John takes a warm bath.

John takes a warm bath.

by John Huston

The last two weeks have been a blur of travel and preparations. Two weeks ago Tyler and I were in Ely, MN traveling and training, it was -30°F or colder for 4 nights in a row. Last weekend found us attending the Outdoor Retailer convention in Salt Lake City, where it rained for 48 hours straight. This past week we have been back at our homes in Chicago, IL and Ely, MN.

We depart for the first leg our journey, Ottawa, Ontario, Canada, next Sunday, February 8. We will spend a few days there buying food and a few other supplies. On February 11, we fly to the Iqaluit, Baffin Island, where we will spend the next two weeks training, acclimatizing to the extreme cold and relaxing before we hit the ice on March 1.

The last few weeks and days before departing for an expedition can stir a whole mix of emotions, I've compiled a short list here in an effort to give you a small window into our brains at this time.

• Stress. We can feel like a bit overwhelmed at times with multi-tasking and last-minute details. Sometimes we wish there was a few more hours each day. It is a strange feeling to take all the necessary steps to put our lives at home on hold for three months. Bills have to be paid in advance, all of my belonging have to be placed in storage, taxes have to be taken care of and I have to finish packing for the expedition (that's the easy part in some ways).

Tyler's dad, Steve, working on expedition electronics.

Tyler's dad, Steve, working on expedition electronics.

• Exhilaration and excitement. Our three year project is finally entering the execution stage and we cannot wait to start the simple life of a long distance ski-expeditioning.

• Longing for loved-ones. We have not left home yet, but the thought of leaving our families and loved-ones for three months can be difficult. It is difficult in the empathy we feel for their experience. Because Tyler and I are engaged in the expedition, time for us will pass relatively quickly. However, how time passes for our loved-ones at home, who are often worrying about us, can be a challenge. On the ice our warm memories of home are extraordinarily important. This week we are doing our very best to add positive memories to our memory banks.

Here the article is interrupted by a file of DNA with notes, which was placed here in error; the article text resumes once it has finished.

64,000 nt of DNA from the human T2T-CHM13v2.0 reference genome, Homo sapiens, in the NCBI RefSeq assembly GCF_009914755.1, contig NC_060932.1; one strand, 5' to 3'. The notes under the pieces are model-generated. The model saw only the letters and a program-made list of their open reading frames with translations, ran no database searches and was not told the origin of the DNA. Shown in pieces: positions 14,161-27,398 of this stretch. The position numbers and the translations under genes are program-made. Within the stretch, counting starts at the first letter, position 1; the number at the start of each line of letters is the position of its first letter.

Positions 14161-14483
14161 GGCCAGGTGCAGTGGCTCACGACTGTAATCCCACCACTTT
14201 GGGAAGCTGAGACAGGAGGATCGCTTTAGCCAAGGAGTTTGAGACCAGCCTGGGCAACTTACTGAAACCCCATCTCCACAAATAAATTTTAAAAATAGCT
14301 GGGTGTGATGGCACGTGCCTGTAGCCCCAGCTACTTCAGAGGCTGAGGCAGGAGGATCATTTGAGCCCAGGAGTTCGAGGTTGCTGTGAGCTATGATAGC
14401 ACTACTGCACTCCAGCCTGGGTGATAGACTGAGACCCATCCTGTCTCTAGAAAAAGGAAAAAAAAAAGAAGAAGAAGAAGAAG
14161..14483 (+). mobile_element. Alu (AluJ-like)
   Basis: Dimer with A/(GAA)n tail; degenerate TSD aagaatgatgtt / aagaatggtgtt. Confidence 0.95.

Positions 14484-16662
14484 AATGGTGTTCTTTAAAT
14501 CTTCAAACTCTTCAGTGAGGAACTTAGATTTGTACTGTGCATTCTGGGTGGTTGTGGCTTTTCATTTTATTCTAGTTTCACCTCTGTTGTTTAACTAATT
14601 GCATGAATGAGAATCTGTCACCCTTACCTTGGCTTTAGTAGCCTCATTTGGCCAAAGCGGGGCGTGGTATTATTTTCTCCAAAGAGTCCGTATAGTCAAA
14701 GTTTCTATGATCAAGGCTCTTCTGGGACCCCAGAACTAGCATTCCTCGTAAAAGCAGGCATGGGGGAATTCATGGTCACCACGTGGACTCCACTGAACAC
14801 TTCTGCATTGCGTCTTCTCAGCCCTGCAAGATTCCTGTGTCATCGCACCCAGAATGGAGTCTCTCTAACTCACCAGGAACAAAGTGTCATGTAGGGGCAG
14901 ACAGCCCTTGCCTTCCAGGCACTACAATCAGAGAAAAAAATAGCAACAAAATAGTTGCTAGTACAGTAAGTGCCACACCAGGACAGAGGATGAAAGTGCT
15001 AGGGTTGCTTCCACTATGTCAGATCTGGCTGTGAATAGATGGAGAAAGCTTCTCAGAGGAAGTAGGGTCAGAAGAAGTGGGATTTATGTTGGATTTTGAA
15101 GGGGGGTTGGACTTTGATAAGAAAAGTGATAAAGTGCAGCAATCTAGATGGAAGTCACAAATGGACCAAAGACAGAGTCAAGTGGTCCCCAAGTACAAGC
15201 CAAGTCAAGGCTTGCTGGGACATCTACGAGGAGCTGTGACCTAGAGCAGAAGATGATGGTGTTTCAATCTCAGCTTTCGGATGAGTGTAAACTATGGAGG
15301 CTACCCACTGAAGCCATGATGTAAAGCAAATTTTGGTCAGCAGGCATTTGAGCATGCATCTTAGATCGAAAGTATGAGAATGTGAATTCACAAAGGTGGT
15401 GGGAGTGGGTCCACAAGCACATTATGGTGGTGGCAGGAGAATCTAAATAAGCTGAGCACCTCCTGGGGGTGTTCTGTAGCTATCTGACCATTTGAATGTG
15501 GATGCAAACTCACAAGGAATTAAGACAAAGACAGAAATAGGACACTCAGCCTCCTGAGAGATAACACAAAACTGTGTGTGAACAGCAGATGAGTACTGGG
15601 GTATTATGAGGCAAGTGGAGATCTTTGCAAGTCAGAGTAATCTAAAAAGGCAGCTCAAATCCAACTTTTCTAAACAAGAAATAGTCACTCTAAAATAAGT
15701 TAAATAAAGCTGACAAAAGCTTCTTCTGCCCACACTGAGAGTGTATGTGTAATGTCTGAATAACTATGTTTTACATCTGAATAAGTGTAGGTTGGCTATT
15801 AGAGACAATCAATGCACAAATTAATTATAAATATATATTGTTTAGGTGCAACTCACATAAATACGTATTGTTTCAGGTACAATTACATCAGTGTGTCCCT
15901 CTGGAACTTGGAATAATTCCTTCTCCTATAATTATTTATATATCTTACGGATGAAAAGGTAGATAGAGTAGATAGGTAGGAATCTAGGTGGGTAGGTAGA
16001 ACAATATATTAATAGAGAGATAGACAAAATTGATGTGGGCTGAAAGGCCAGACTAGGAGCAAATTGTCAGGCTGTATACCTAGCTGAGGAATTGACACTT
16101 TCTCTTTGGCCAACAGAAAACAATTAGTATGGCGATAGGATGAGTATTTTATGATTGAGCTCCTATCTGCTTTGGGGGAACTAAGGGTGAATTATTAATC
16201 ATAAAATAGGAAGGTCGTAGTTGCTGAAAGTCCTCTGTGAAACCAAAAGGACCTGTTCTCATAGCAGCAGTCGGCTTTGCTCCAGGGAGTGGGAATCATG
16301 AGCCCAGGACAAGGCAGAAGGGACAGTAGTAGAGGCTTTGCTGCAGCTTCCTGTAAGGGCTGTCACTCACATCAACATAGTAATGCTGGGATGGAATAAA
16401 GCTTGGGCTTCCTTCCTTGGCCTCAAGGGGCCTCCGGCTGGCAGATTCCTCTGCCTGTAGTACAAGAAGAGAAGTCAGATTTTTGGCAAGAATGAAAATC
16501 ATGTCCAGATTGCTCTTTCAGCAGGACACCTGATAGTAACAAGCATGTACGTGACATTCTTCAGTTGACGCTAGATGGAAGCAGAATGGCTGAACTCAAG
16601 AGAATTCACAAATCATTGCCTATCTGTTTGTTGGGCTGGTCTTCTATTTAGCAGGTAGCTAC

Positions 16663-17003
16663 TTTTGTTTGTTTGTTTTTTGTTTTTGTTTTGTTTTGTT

Tyler saying goodbye to his German Shepard, Bud.

Tyler saying goodbye to his German Shepard, Bud.

• Longing for food. We will experience this emotion quite keenly on the ice. So now, we are filling our gullets with our favorite goodies. On an expedition I often day dream about long drawn out meals at my favorite Chicago ethnic restaurants. This week I am anticipating those fantasies and trying to live out those day dreams. This quest also adds a few ounces to my expedition-ready frame.

John packs cheese.

John packs cheese.

• Nerves. We'd be lying if we told you we were not a bit nervous about the expedition. We are very confident in our preparation and our choices, however a few butterflies always flutter in the stomach at this time before an expedition. Why? It's different for each person, but for me it is likely the anticipation of the unknowns of an expedition like ice and weather conditions or logistical problems. The butterflies vanish as soon as I hit the ice, which is when these unknowns turn into tangible realities.
 
Until next time, thanks for reading,
John